Tuesday, February 8, 2011

Book Review: Dreaming of Home by Glynna Kaye

From the Cover:
            Fresh out of the military, widower Joe Diaz is determined to raise his young son alone.  But his next-door neighbor Meg McGuire has set her sights on the same house—and teaching job—as Joe! He’s all about family now, not romantic entanglements, and he won’t give up without a fight.  But what about little Davy, who’s growing more attached to Miss Meg every day? Or Joe, who finds himself dreaming of a home and family with the one woman in town who could take it all away?

            I received this book as part of a prize at the Seekerville blog.  It is Glynna Kaye’s debut novel and was released by Love Inspired in October 2009.

  1. Recurring Navy/Pirate analogies:  Joe’s Navy talk stems from his many years in the Navy.  Meg’s pirate references come from her first impression of Joe in his pirate garb when she meets him on “International Talk Like a Pirate Day.” These conflicting nautical themes lend some lovely color to the story.
  2. Word choice.  “Good looking brigand” (p. 9) is what Meg thinks of Joe when they meet. “Chutzpah” (p. 25), this is a great word, which I now know how to spell.  It needs no further elaboration. 
  3. Effective use of Repetition: This paragraph: “Joe parked in front of Wyatt’s Grocery, his mind still replaying the events at lunch. Meg’s smile. The warm welcome from his old buddies. Meg’s smile. Red’s choking incident. Meg’s smile.” (pg. 65).  And again with Meg and Joe simultaneously fixating on Davy’s observation, “ ‘We’re a team, aren’t we?’” (pp. 64, 68).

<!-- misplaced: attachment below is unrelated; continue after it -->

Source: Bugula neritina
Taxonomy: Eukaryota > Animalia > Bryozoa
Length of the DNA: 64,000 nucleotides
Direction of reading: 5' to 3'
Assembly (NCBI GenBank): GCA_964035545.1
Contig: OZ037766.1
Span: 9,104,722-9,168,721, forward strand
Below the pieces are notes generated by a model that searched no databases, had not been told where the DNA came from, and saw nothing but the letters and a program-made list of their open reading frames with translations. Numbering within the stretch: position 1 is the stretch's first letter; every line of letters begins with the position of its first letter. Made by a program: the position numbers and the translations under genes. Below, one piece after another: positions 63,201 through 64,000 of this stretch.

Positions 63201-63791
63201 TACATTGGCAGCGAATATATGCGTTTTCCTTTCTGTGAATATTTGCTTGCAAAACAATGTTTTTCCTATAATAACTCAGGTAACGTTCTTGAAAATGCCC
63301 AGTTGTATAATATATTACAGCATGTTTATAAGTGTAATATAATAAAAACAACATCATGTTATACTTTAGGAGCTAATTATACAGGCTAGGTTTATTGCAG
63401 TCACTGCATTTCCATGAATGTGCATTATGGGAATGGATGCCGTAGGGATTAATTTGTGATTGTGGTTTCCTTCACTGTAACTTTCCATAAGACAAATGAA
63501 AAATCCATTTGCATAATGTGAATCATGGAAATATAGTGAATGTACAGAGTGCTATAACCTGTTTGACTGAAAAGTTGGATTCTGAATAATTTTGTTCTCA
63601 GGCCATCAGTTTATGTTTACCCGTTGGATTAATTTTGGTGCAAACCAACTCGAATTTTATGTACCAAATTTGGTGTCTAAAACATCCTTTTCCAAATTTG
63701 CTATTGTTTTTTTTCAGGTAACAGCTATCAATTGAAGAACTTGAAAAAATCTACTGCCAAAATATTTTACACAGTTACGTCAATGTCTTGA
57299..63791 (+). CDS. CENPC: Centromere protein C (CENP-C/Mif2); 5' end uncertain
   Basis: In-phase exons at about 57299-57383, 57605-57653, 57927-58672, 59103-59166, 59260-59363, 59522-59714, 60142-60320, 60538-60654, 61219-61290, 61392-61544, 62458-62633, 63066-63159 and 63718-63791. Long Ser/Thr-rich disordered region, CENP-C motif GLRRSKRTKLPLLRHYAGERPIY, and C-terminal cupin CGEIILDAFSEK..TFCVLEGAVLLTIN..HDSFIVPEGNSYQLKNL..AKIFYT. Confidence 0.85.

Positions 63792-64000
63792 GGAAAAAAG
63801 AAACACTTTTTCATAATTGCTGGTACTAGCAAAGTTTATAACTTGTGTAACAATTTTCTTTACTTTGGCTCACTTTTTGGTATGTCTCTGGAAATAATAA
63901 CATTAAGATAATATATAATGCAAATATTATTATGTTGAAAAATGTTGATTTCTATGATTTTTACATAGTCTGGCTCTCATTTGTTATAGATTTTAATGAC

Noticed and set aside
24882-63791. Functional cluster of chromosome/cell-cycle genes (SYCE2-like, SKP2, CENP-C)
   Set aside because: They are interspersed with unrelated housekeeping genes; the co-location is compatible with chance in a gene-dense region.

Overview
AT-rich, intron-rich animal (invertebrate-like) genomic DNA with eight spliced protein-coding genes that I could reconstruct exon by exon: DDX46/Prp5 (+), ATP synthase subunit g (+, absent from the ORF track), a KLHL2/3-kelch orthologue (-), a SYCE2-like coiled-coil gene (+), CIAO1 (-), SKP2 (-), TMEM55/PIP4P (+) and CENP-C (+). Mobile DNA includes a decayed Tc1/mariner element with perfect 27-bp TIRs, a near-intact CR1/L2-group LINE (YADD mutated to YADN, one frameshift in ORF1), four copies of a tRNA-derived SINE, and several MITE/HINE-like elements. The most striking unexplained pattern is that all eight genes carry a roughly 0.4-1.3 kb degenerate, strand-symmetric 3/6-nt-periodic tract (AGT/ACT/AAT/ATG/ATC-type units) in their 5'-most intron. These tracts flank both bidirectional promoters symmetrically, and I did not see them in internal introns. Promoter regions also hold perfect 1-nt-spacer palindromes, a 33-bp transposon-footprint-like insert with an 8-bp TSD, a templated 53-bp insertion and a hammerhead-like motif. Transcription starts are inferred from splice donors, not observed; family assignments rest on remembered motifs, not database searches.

4. Bill Diaz:  Joe’s dad doesn’t beat around the bush. He tells Joe when he’s acting like an idiot and when he’s making the right choices.
  5. Davy Diaz: Joe’s son is following closely in Grandpa’s footsteps, but he’s cuter about it.
  1. Joe for a lot of the story: He repeatedly uses the phrase, “Don’t women usually…” as though all women usually do the same things.  Also he takes the “hometown boy” routine a little far (maybe a lot far), behaving as though he is entitled to the job and the house just because he grew up in the town.
  2. Carmen—Joe’s slightly  disturbed sister-in-law:  I really, really dislike her in this story.  She’s a manipulative, opportunistic bully.  Amazingly, I’d love to see her in her own story. I think she’s got potential as a repentant leading lady.
            This story made me take sides, and I was on Meg’s side from the start. Joe made me so mad! I confess there were moments when I almost thought she’d be better off without him.  Almost.  He always managed to take a step in the right direction at the crucial moment. 
            Some critics talk about conflict.  This story has it. The characters are after the same job and the same house in a small town. Conflict. Joe has some compelling reasons why he’s not looking for love. More conflict.  Meg has medical issues that dove-tail not so nicely with Joe’s obstacles and convince her she shouldn’t get involved. Conflict, yet again.  These two are constantly butting heads--with each other or against walls of their own making.
            The resolution of all this conflict comes later in the story than I usually like to see it.  But the issue is not so much their stubbornness (which is usually the case, and it drives me nuts). It’s more like bad timing (definitely better, yet I still wanted to pull my hair out).  They come to the same conclusions about their relationship at basically the same time. As luck—or Glynna Kaye—would have it, Joe is away doing some personal business at that moment, and neither of them can act on their conclusions. 
Just when you think, “Okay, it’s gonna be smooth sailing from here,” she throws you one last curve ball, just to keep you on your toes, in the form of everyone’s favorite crazy sister-in-law.